Field of Science

Pond Turtles of Asia

In an earlier post on this site, I discussed some members of the tortoise family Testudinidae. In popular depictions, the terrestrial tortoises are commonly associated with arid deserts and Mediterranean climes, where rains are sparse and water bodies few. But tortoises are exceptional in this regard among the order Testudines, members of which are more generally aquatic. As an example, consider the closest relatives of the Testudinidae, the pond turtles of the Geoemydidae.

Southern river terrapin Batagur affinis, copyright Eng Heng Chan.

Members of the Geoemydidae (historically referred to in many publications as the Bataguridae) are commonly referred to as the Asiatic pond turtles and it is in southern and eastern Asia that they are most diverse. However, they are also found in Europe and northern Africa, and a single genus Rhinoclemmys is found in northern South America. About 65 or 70 species are recognised in the family, making them quite diverse as turtles go. Many geoemydids are colorfully patterned and some can reach reasonably large sizes. The northern river terrapin Batagur baska, for instance, may grow up to two feet in length and close to twenty kilograms in weight.

Black-breasted leaf turtle Geoemyda spengleri, copyright Heather Paul.

A phylogenetic analysis of the Geoemydidae by Hirayama in 1984 lead to the suggested division of the geoemydids between two subfamilies, the Geoemydinae and Batagurinae. The two subfamilies were primarily distinguished by the extent of development of the secondary palate and hence the width of their jaws, with the Batagurinae having a more extensive secondary palate and broader jaws than the Geoemydinae. Batagurines were also generally more aquatic and more herbivorous than the semi-terrestrial, more omnivorous geoemydines. Hirayama also suggested that the geoemydines might be paraphyletic to the Testudinidae (Spinks et al. 2004). More recent phylogenetic analyses have supported geoemydid monophyly, placing them as sister rather than ancestral to Testudinidae (Spinks et al. 2004; Guillon et al. 2012). They have also supported a clade including the majority of Hirayama's batagurines, excluding only the genus Siebenrockiella. However, Hirayama's geoemydines have not been supported as monophyletic; instead, the Neotropical Rhinoclemmys represents the sister group of the Old World geoemydids. This is not entirely surprising; comparison with other turtle families indicates that the narrow-jawed 'geoemydine' condition is primitive among turtles. As a result, the Batagurinae is no longer recognised as a distinct subfamily.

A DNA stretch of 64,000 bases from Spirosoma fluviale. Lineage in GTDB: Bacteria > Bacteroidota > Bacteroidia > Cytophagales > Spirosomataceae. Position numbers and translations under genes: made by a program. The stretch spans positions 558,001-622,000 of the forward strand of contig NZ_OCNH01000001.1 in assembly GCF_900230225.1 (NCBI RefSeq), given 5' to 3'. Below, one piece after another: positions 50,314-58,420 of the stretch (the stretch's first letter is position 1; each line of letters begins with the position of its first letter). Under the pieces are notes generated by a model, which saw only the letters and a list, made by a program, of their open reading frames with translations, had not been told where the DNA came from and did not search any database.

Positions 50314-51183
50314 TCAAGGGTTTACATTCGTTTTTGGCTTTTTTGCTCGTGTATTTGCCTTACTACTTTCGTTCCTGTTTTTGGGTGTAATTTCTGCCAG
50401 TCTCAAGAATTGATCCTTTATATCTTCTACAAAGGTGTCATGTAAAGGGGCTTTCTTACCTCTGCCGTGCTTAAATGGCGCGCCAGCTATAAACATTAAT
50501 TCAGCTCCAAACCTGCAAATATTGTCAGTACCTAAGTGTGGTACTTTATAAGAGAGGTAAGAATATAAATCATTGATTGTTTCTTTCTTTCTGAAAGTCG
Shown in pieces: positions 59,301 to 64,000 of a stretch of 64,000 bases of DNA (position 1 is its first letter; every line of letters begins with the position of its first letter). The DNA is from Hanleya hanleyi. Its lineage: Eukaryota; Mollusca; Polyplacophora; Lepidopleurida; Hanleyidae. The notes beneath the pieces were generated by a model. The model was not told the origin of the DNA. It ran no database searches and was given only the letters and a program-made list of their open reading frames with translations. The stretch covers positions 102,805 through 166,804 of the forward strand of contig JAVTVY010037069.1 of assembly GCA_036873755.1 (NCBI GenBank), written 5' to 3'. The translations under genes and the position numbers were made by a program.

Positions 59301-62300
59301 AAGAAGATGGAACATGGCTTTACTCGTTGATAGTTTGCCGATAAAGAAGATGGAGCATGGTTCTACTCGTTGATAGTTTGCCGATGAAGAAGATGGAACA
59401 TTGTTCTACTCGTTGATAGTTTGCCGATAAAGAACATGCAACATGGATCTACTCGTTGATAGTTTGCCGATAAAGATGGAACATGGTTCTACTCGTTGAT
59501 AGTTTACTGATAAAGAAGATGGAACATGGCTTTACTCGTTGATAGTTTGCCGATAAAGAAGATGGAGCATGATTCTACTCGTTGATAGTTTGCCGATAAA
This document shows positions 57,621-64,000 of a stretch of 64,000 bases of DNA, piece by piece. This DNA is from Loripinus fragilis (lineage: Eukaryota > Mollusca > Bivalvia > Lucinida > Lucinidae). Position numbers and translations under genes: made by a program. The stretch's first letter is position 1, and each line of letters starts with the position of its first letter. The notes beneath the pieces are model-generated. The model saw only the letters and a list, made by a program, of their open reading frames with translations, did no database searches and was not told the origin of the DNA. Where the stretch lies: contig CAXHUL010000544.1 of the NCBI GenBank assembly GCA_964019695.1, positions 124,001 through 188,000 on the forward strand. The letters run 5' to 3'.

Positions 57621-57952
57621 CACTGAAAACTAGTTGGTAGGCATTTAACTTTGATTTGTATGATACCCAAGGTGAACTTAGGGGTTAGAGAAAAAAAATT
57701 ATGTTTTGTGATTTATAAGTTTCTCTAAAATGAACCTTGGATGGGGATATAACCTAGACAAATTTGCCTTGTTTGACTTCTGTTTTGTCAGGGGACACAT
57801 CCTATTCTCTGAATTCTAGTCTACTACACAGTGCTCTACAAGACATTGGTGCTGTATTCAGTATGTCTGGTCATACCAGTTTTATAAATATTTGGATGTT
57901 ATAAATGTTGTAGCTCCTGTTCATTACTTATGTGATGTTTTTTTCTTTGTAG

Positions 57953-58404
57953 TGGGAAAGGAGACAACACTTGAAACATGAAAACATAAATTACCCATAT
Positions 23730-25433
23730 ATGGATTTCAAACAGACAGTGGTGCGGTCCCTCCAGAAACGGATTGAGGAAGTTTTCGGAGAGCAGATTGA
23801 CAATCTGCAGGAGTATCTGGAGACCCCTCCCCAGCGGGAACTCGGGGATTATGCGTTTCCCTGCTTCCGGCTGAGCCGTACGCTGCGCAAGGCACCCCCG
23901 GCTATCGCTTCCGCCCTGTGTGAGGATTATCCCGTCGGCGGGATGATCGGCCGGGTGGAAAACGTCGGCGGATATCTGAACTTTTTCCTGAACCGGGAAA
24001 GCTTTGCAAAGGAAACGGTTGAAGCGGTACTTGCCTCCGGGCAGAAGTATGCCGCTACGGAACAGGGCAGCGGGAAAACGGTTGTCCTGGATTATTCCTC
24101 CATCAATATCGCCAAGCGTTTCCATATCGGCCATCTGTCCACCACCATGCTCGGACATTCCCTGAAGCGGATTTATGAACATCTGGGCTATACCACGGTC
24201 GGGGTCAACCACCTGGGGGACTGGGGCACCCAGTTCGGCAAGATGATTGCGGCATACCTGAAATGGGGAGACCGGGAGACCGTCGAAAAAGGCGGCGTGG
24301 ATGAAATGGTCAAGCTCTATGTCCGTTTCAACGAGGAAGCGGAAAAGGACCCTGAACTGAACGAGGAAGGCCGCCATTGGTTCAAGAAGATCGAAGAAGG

Golden coin turtle Cuora trifasciata, copyright Torsten Blanck.

Unfortunately, the Asian species of pond turtle are currently facing a conservational crisis. The majority of species are regarded as endangered, many critically so, due to threats such as habitat loss and hunting for food. Some species, most notably the golden coin turtle Cuora trifasciata, are targeted for use in Chinese medicine because why wouldn't they be? Many geoemydid species have been bred in captivity but this is also not without issues. In the case of the golden coin turtle, there is the all-too-common issue that even when farmed individuals are available they are not seen as being as valuable as wild-caught specimens. Also, because the gender of hatchlings is determined by incubation temperature, farmed clutches are skewed almost entirely towards females, requiring the continued harvesting of wild males. Many geoemydid species hybridise readily. During the period from 1984 to 1997, no less than thirteen new species of geoemydid were described from China, most on the basis of specimens purchased from a single pet dealer in Hong Kong (Parham et al. 2001). Many of these specimens were of uncertain origin. Searches for further specimens in reported localities for some species failed to provide results, and queries to local residents revealed that they had never seen such turtles. At least some of these supposed new species have since been identified as hybrids, probably produced in captivity, and the status of others remains questionable.


Guillon, J.-M., L. Guéry, V. Hulin & M. Girondot. 2012. A large phylogeny of turtles (Testudines) using molecular data. Contributions to Zoology 81 (3): 147–158.

Parham, J. F., W. B. Simison, K. H. Kozak, C. R. Feldman & H. Shi. 2001. New Chinese turtles: endangered or invalid? A reassessment of two species using mitochondrial DNA, allozyme electrophoresis and known-locality specimens. Animal Conservation 4: 357–367.

Spinks, P. Q., H. B. Shaffer, J. B. Iverson & W. P. McCord. 2004. Phylogenetic hypotheses for the turtle family Geoemydidae. Molecular Phylogenetics and Evolution 32: 164–182.


  1. Is it known how Rhinoclemmys ended up in South America? Rafted across the Atlantic? Trekked across Beringia in warmer days? Or is it a Permian bear?

    1. The earliest geoemydid fossils in the the Americas are from the Eocene, apparently. Biogeography of its relatives suggests an Asiatic origin so it may have crossed the Bering Strait when it was warmer than today, then been forced southwards as the weather cooled down.


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